Until it's understood HOW and WHY it works, a higher success rate most likely won't be fesable.  Once that mechanisim is understood, the proper screening can be done and implanted in those who will most likely benifit.  Right now it's all a crap shoot.  Can't say who it works for, can't say how much relief the get and can't say for how long the treatment will last.


Hmmmmm.... Sounds an awful lot like just about every antidepressant I've been on.



Quote
This is an "ALPHA" product.  The first of it's kind.  It's going to have all kinds of quirks and problems because there is nothing else to compare it to, yet.  Even though the baisc technology has been around since the 90's and they have "years" in terms of studies, it still quite new.

Understood.  I went into it, understanding that it might not work, and it might just be an expensive scar with a lump in my chest.  Or, it might be something that is going to change my life.  But I also knew, it wasn't going to do anything without giving it a try.



Quote
I am contacted by people all over the world with questions about VNS, with emails and phone calls wanting to know the same thing Does it work?   If you have been reading the forums, you will see it does work for a select group.  But for the majority, it does not.  And I think there are a few specific reasons, one being correctly diagnosed.  Epilepsy and depression are sometines very difficult to diagnose.


This is true. And presents the same problem when prescribing medications.  Sometimes, medications are prescribed incorrectly for depression, as well.  I know quite a few who were prescribed a medication for depression that subsequently touched off mania and made their symptoms even worse.  People who were quietly going about their life in the depths of depression, who were prescribed an antidepressant and the next thing they knew, they are in this new hell called mania and a whole other world of Bipolar Disorder.  Then, they're adding mood stabilizers and antipsychotics and antianxiety meds.... the list goes on.  Nothing in life is guaranteed.



Quote
Depression has many faces and many diagnoses as well.  It all depends on the doctor and what guideline he/she uses to assess the type of depression.  There are no industry standards for these assessment such as there are for disorders and diseases like...diabities type I, juvenial onset, type II, adult onset, or hepititis I,II,III 


Again, back to the previous answer, there are no guarantees.  And there are many other diseases and disorders that have symptoms that are used for diagnosis, not standards.  I have Lupus.  I can go to 10 doctors and not every one of them will agree that I have Lupus.  Does that mean I don't have it? No, it just means that some are less aggressive than others at treating my symptoms.  I will say, if I had stopped with the first doctor who poo pooed my symptoms and wanted to just have me stay out of the sun as a treatment, I would still be sick, and I would have stopped working 8 years ago due to fatigue and inability to function or think clearly.  Instead, I was properly diagnosed, treated, and I'm doing reasonably well.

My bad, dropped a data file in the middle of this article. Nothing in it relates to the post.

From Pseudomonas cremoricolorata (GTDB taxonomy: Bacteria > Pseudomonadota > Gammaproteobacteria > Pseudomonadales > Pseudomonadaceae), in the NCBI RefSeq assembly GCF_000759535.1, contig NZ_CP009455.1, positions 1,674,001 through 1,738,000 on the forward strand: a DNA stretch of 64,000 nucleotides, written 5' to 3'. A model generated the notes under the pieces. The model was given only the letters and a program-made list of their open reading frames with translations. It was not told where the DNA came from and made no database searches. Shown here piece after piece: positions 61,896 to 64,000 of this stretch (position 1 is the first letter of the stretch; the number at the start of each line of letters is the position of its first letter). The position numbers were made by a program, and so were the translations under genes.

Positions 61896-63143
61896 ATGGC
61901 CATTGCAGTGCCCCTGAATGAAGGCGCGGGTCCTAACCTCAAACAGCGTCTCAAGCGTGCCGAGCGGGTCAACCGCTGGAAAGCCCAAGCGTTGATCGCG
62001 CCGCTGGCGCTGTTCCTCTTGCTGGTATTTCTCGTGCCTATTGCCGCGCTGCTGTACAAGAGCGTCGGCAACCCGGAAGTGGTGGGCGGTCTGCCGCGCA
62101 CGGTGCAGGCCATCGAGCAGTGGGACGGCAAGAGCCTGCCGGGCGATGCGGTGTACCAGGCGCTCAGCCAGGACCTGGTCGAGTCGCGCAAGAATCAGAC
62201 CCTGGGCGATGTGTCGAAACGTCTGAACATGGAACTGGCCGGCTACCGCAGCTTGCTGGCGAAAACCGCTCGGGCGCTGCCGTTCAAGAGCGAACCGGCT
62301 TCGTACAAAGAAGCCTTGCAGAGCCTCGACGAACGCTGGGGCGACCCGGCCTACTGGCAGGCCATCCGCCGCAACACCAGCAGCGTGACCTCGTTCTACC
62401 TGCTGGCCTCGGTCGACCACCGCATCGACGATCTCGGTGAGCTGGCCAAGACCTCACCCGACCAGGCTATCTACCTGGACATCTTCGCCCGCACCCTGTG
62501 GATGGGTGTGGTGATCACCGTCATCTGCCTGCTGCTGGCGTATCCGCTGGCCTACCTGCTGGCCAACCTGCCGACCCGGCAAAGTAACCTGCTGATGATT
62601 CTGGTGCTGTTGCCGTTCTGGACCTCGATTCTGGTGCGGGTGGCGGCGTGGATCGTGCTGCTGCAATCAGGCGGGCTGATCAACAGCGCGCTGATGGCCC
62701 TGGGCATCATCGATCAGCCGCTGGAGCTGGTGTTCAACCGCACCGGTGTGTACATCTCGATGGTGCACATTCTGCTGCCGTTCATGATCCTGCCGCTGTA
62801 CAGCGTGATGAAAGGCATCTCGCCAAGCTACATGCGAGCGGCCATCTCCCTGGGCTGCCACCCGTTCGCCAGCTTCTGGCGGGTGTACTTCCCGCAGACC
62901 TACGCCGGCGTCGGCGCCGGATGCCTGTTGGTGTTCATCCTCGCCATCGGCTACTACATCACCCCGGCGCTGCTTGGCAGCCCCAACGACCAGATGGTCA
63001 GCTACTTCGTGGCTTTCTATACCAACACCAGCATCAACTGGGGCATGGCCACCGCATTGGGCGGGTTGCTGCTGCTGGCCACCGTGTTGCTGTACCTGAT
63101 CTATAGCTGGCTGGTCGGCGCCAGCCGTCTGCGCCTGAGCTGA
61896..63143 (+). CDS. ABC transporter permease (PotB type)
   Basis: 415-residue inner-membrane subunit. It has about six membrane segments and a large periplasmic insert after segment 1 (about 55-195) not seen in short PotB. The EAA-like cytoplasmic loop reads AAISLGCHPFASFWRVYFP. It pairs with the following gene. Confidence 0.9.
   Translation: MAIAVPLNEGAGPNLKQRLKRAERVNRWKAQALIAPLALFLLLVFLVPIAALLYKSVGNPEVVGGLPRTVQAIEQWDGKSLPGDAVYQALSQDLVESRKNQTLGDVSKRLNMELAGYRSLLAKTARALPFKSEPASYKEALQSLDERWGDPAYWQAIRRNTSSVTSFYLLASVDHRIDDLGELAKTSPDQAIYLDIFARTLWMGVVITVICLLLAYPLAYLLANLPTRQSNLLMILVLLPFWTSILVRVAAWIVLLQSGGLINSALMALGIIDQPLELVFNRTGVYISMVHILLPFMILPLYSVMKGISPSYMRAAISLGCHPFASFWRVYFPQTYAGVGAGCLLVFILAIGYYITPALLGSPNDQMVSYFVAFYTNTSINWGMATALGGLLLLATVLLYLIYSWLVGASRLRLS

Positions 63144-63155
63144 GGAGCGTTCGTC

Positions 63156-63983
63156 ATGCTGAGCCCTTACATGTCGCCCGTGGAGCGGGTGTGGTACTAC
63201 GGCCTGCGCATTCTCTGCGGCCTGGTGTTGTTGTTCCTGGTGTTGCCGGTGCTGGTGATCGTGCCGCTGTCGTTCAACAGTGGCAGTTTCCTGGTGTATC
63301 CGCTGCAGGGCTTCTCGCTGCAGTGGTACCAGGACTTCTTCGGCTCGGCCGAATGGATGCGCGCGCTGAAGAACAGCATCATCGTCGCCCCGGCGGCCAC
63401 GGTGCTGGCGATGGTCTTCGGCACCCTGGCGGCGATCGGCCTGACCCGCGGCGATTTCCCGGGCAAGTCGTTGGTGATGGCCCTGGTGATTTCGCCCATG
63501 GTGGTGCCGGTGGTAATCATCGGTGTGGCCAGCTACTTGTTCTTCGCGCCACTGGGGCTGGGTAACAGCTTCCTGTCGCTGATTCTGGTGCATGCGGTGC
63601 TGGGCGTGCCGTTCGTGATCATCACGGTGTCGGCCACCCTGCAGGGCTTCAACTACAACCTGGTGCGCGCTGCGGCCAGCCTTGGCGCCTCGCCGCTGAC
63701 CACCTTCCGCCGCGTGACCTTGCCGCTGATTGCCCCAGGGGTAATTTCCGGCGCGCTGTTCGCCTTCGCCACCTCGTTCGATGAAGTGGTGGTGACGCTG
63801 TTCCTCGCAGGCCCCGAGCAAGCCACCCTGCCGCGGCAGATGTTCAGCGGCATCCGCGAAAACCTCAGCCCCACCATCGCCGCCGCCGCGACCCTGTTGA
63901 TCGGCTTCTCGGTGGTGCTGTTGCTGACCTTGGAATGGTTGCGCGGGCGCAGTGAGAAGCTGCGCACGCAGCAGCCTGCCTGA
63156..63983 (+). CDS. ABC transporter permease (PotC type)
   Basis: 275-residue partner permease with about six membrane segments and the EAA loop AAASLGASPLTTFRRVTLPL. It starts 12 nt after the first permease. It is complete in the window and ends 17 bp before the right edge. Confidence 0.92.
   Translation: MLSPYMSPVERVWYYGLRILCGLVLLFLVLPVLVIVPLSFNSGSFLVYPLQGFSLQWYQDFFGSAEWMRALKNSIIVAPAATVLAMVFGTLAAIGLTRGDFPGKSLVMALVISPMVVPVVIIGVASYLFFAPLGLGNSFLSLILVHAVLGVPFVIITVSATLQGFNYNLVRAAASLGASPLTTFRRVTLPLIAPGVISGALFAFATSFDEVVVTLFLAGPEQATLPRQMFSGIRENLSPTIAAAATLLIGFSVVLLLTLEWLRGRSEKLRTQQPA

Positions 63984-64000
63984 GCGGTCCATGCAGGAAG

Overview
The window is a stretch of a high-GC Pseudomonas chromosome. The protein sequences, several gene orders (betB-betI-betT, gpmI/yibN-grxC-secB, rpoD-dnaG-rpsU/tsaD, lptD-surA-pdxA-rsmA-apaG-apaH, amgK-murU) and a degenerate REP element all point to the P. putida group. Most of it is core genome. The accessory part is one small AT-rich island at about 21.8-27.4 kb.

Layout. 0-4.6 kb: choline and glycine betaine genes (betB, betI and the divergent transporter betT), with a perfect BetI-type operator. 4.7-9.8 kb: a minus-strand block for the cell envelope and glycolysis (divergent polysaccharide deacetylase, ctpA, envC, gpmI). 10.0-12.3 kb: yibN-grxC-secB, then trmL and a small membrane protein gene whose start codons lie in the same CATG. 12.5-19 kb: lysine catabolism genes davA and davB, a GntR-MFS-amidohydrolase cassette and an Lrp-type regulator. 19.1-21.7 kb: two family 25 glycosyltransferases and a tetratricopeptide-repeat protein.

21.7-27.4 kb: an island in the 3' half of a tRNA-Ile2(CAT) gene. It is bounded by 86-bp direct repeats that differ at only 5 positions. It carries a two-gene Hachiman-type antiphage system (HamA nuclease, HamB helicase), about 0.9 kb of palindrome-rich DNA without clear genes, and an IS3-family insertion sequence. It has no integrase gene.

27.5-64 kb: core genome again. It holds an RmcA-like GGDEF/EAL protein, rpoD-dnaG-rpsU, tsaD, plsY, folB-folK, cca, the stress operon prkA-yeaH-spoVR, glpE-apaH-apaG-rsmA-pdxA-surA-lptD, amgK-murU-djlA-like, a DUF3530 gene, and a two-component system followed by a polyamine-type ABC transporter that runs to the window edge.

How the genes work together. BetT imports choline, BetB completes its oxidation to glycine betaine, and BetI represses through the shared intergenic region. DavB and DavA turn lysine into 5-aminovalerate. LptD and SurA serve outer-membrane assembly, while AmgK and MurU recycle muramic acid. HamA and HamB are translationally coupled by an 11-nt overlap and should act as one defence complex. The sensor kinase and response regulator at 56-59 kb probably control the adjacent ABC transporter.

Quote
Every person I have know personally who has had the VNS implanted, the devise no longer is effective.  Some had a year or 2 of  some relief, most had little or none.  And the majority have told me they wished they had never had the surgery because of the residual problems later on.

I am not sure how you can say this.  I see people here who say that it is working for them.  And you need to consider the fact that very often, especially on internet forums where people visit when they are down, but just don't have time to visit when life is going well, that it might just be that it's working, and they're just not here to tell you about it.

This is not the only forum I visit.  There are several others.  I see many people who say it works.  I see many who say it doesn't.  I see many people who say it's sort of working, but they have only had it for a short amount of time.  (Just like the forums I go to where people use medication alone.)

I also have to wonder how much of it's failure rate has to do with the fact that there are so many different medical professionals who have their hand in this?  The surgeon, the treating doctor, etc.  If it's not implanted correctly, it obviously won't work correctly.  If there are surgical complications, it will cause distress and delayed healing which would cause anyone more depression.

Add to that, aggressive doctors who might want to push the settings to the max, immediately which may not be the best treatment for everyone.  

I just think that saying something DOESN'T work when it does, just not 100% of time time (which I don't think Cyberonics has ever claimed) is misleading and discouraging.

I'm not trying to be a pain, here, but I came here for support and information, and it just seems negative. Like "I'm sorry you got this sh*tty implant, because it doesn't work, and Cyberonics lied to you, and you will experience a life of hell now, and for those of you that have positive experiences, it won't work for long".

I know that not everyone's experience has been positive.  But not everyone's experience has been negative, either.

It's not all black and white.